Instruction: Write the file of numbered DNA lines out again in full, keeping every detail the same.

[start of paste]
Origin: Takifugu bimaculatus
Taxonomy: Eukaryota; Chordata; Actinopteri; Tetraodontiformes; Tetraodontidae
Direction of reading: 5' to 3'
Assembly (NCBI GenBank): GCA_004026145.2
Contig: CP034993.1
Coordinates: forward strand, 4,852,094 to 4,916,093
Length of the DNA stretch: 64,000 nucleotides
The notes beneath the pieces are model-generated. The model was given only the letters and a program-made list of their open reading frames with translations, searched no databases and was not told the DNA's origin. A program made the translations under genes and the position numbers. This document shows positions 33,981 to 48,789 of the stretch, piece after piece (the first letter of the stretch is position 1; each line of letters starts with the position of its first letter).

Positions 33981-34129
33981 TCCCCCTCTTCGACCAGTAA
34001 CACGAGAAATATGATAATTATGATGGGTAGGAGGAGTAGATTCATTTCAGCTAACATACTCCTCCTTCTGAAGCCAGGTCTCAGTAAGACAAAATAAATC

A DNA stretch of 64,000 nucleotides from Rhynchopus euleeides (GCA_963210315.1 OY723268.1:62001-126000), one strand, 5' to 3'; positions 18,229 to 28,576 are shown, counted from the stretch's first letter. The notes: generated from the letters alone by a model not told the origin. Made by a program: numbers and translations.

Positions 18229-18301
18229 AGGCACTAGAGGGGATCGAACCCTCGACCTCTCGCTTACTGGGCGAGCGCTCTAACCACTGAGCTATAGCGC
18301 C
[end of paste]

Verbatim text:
Origin: Takifugu bimaculatus
Taxonomy: Eukaryota; Chordata; Actinopteri; Tetraodontiformes; Tetraodontidae
Direction of reading: 5' to 3'
Assembly (NCBI GenBank): GCA_004026145.2
Contig: CP034993.1
Coordinates: forward strand, 4,852,094 to 4,916,093
Length of the DNA stretch: 64,000 nucleotides
The notes beneath the pieces are model-generated. The model was given only the letters and a program-made list of their open reading frames with translations, searched no databases and was not told the DNA's origin. A program made the translations under genes and the position numbers. This document shows positions 33,981 to 48,789 of the stretch, piece after piece (the first letter of the stretch is position 1; each line of letters starts with the position of its first letter).

Positions 33981-34129
33981 TCCCCCTCTTCGACCAGTAA
34001 CACGAGAAATATGATAATTATGATGGGTAGGAGGAGTAGATTCATTTCAGCTAACATACTCCTCCTTCTGAAGCCAGGTCTCAGTAAGACAAAATAAATC

A DNA stretch of 64,000 nucleotides from Rhynchopus euleeides (GCA_963210315.1 OY723268.1:62001-126000), one strand, 5' to 3'; positions 18,229 to 28,576 are shown, counted from the stretch's first letter. The notes: generated from the letters alone by a model not told the origin. Made by a program: numbers and translations.

Positions 18229-18301
18229 AGGCACTAGAGGGGATCGAACCCTCGACCTCTCGCTTACTGGGCGAGCGCTCTAACCACTGAGCTATAGCGC
18301 C